Get creative with your photography. Use all the tools in your arsenal to make your work better and more appealing. Look at the Before image - it is too dark and not terribly exciting. The colors are too muted and there is no detail in the shadows.
But Lightroom came to the rescue once again. Hands down, Lightroom is my favorite image optimization software. There are other options out there - Nik, Topaz, Photoshop, Elements, and more. For me, Lightroom is foolproof and lightning fast.
It took virtually no time to transform the blah Before image into the more exciting After image. Here are the steps I used. (Remember that each image is different and will need differing amounts of tweaking, so be sure to evaluate each image individually.)
First, I lightened the shadows using the Shadows slider. Then I used the Blacks slider to fine tune the blacks. I then increased Clarity to enhance the mid-tone contrast. The next to last step was to increase Vibrance so that the colors had more punch.
The final step was to use some creative license and flip the image. When photographing abstracts it is OK to experiment with different orientations to see if the image becomes stronger. After trying different directions, I liked this orientation best.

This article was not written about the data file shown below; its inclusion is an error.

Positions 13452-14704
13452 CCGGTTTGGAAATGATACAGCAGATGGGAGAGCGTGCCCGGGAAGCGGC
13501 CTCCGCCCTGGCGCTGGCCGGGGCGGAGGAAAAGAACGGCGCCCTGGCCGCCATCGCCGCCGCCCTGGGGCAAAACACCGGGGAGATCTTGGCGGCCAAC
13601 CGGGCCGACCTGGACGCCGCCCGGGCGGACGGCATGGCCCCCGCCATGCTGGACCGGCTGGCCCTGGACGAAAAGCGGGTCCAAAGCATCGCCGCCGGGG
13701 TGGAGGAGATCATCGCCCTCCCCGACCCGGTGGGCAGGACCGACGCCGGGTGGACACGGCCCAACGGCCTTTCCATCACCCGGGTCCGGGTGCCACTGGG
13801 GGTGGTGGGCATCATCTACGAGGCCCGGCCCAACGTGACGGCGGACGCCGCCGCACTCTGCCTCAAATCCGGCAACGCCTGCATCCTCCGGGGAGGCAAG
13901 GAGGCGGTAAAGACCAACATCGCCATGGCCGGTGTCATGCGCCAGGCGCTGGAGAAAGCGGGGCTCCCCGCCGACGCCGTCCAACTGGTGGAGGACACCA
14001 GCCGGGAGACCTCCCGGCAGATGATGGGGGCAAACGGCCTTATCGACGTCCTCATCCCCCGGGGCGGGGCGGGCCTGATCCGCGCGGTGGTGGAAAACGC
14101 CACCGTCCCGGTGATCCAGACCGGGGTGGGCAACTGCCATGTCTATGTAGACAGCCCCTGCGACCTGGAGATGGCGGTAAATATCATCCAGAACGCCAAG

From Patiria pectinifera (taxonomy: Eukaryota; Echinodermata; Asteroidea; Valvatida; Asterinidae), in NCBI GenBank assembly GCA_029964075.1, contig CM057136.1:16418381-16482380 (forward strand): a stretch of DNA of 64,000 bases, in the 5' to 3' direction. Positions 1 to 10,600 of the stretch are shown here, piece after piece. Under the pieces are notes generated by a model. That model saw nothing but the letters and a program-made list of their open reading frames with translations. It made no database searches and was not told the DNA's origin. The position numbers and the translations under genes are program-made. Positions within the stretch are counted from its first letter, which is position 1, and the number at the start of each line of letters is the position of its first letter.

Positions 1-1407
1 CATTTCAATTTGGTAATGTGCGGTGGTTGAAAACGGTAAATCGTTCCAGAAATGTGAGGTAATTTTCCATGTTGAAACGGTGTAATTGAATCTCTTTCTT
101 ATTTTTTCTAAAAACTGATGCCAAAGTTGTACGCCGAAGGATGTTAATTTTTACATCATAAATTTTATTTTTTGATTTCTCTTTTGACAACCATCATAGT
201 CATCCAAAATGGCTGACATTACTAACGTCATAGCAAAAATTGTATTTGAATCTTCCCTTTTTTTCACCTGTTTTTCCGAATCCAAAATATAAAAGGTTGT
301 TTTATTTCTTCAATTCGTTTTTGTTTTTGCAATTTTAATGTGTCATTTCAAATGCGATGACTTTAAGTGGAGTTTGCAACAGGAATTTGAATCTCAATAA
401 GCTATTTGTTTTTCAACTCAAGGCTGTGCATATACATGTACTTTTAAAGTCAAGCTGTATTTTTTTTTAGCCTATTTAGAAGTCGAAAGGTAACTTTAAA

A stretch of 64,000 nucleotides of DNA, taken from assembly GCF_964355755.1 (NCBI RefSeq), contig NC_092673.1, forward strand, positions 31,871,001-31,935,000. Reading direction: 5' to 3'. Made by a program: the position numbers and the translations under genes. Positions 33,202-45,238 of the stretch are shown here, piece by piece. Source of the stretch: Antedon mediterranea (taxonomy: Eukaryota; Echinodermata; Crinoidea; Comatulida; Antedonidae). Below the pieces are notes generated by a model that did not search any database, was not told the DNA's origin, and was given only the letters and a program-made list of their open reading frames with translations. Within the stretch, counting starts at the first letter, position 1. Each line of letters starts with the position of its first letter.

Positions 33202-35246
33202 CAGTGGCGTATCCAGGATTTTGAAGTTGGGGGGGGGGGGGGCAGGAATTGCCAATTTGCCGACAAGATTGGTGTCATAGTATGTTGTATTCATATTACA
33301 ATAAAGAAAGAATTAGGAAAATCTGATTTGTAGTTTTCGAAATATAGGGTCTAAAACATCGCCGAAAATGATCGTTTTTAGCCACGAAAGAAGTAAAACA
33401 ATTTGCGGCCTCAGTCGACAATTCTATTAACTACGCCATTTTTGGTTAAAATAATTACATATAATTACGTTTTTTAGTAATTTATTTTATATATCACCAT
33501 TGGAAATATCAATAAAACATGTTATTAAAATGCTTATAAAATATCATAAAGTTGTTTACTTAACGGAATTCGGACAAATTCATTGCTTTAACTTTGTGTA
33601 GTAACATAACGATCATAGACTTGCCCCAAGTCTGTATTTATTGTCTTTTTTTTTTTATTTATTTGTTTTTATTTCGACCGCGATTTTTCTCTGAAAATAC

So consider reviewing some of your old images and see if a change in orientation helps make an image stronger. You might surprise yourself with what you create.
Interested in learning Lightroom, or improving your image optimization skills? Then consider taking the upcoming Lightroom Unleashed Workshop in Richmond, Virginia on March 16-20. This in-depth and hands-on class will give you all the skills and guidance you will need to become a Lightroom expert. Information here http://awakethelight.com/lightroom-2014/ Just a few spaces left. Small group setting, personalized attention.
Shutter Speed 1/10 sec. Aperture f/20. ISO 400. Lens: Canon 17-40mm f/4L set to 40mm. Camera: Canon 5D Mark III. Gitzo tripod with Really Right Stuff ballhead.
TODAY'S QUOTE: "Happiness lies in the joy of achievement and the thrill of creative effort." --Franklin D. Roosevelt